SILENCE HAS A NAME - Poetry Chapbook and CD, with Music by Mark Hanley

Tuesday, November 8, 2011


I spent more money than I should at Barnes and Noble last night, as I have been doing more and more recently, knowing this bookstore too is going to close shortly.

I feel like weeping, I really do. I will have to get on a highway just to find a bookstore. That place of solace, comfort and refuge I used to thrill taking with a demitasse of espresso will be miles away from where I live.

The other reason I feel like weeping is the realization that books and the art of reading and talking about literature may become defunct in my lifetime.

I'm so glad my mother, whose love of literature and writing inspired my own, didn't live to see this -- although, of course it didn't happen overnight. It's been decades since The New Canaan Book Shop closed its doors. It proudly displayed my mother's books, had a sophisticated selection, and its saleswomen were sharp as university profs. And it's been decades since the pink Remarkable Book Shop in nearby Westport with its slanted wood floors and endless nooks full of literary charms, closed. No, it's been part of the steady decimation of our culture, which, sad to say, will soon bypass language, art and conversation in favor of the most expedient message, the bottom line -- until we are all dots, as in a computer program.

You would think it's because nobody cares about books that B and N is closing, but that's not the case. The cashier at Buns and Noodles informed me that "every single customer has been telling me the same thing you are -- they're all upset."

Maybe all those customers weren't buyers all along as I have been. I've looked at book buying somewhat like supporting my favorite charity, for a few years now. Any time I go into a bookstore, I spend money. I buy espressos and desserts; I sit with magazines that I usually purchase. Inevitably, I buy at least one book.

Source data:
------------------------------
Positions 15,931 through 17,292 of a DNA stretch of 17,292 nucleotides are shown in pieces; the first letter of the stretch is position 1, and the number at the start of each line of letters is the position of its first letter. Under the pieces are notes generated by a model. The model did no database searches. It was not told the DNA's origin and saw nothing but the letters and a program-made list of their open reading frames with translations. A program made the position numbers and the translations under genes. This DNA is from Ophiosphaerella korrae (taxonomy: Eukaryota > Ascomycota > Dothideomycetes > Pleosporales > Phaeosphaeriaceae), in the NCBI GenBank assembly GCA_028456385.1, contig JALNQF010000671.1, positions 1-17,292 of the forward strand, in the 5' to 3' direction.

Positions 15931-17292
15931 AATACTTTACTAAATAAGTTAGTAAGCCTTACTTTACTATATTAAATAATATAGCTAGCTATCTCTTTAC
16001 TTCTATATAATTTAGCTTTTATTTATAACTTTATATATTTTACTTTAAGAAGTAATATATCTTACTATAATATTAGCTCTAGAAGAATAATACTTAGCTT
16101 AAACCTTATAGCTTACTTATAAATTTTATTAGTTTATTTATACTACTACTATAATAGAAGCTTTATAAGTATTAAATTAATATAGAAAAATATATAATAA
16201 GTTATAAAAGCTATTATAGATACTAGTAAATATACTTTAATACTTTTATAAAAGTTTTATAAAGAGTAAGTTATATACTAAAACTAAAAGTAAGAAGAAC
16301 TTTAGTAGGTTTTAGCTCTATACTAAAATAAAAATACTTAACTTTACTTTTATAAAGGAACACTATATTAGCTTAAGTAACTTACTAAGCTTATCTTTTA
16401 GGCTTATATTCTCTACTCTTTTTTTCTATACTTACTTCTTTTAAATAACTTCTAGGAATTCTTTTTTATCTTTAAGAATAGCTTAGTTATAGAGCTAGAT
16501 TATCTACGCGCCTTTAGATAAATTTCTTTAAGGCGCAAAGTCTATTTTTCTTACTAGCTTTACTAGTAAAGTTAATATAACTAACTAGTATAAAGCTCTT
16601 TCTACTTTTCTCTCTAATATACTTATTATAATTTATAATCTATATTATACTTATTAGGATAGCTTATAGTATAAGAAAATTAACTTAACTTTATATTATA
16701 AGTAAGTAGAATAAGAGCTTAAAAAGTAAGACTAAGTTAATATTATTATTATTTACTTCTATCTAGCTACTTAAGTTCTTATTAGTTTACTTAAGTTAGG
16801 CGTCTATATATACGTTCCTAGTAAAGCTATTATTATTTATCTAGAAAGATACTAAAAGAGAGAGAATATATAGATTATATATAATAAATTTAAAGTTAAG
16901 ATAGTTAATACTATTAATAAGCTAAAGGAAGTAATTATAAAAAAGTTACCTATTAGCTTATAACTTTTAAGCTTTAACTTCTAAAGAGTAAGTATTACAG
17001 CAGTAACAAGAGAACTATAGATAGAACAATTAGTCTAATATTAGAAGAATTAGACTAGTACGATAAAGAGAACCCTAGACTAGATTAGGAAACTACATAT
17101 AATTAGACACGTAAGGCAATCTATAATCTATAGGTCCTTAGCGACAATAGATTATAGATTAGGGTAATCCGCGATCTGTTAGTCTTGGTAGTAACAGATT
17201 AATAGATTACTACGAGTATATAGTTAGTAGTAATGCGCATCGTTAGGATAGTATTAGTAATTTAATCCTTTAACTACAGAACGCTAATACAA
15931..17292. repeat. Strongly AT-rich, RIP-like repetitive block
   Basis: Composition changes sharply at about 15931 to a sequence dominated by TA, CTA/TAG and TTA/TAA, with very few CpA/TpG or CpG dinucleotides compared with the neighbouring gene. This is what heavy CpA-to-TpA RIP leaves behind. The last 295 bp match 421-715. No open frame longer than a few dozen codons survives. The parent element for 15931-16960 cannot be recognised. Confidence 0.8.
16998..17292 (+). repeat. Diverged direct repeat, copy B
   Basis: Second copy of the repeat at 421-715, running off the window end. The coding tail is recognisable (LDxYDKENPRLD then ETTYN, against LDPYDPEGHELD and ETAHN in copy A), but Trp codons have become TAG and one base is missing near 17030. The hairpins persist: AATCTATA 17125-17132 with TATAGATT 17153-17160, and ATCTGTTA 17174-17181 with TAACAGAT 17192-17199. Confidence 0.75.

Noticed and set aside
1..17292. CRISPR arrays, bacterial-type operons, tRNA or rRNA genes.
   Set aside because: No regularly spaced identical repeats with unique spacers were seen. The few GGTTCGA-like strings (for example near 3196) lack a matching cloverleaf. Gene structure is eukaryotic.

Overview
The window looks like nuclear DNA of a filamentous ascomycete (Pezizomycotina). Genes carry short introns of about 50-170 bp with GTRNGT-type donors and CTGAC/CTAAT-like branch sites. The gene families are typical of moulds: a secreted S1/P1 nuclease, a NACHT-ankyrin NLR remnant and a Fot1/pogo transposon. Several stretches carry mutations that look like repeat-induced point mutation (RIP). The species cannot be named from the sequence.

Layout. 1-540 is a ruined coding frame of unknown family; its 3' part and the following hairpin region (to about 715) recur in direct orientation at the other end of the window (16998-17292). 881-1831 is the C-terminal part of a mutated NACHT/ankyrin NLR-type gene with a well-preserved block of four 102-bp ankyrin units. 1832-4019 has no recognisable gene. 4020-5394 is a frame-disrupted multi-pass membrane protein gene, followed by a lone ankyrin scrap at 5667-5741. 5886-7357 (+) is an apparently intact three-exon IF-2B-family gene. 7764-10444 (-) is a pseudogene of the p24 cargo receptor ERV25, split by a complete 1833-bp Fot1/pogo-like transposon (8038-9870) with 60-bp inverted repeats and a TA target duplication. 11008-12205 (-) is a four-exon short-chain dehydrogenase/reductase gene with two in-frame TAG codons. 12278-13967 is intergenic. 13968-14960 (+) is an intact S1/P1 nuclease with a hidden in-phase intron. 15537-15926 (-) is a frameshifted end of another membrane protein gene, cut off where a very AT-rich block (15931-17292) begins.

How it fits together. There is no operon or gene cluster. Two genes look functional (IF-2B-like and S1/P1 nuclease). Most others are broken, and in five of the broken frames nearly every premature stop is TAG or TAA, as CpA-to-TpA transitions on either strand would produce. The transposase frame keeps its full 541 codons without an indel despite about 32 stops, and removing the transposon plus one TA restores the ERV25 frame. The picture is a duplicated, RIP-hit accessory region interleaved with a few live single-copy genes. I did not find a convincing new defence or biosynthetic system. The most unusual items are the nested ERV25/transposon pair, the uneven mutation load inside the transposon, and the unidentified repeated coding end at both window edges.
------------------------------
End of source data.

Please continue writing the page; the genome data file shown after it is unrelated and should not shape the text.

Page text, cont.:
What do we do with books anyway? It used to be that after reading one, I tossed it aside. After that, it would be open to lending, even getting lost. Once, after I had moved back to Connecticut from Ithaca, I went back to get my storage and found I had way too many books to lug back with me, even with the help of a friend. I got rid of the excess by setting the books in piles, according to category, around the Commons, hoping students and avid readers like me would pick them up eagerly, enjoying the surprise. In one stack were Plato and Nieszche. In another, Millet and Steinem. In yet another, collections of short stories and essays. There grew to be so many piles, I began to wonder if I might be arrested for a new form of littering.

I can't fathom giving away a book now. I am already treating them like collector's items.

Now, I read a book, and if I like it at all, place next to me on my nighttable, where it is likely to get a second read, and be perused at random.

And now I will lend favorite books to no one.

I've read Gabrielle Hamilton's exquisite and inspiring (for a writer) memoir: Blood, Bones and Butter at the Kitchen Table twice. And other books. Patti Smith's remarkable Just Kids is next for the second time around.

It's not as if I imagine that the writers whose works I read will know my private actions, know that I respect, value and appreciate their work. It's that I understand especially now how great literature really does open up spaces of knowing, care and intuition in one's being, and helps one to grow. I appreciate how magical literature is, and I want it always to be a part of my life, in whatever form.

What would we do without words, the art of them on a page? Even letters are beautiful to me, each one a caricature and a unique possibility.

I admired the quills on sale at Barnes and Noble last night, everything on a 30 percent discount. I thought, Wouldn't it be lovely to write with a quill, make calligraphy out of a story or a poem, make it look as precious as it really is? For, as we move forward into the future, it's possible, it really is, that we may forget to take note of who we are, may no longer care to leave traces of ourselves in letter forms to our children. It's possible, just possible that all that may remain of what I once loved, this mammoth, centuries old experience called literature may be symbols and short cuts, texts in a nonverbal and nonliterary age.

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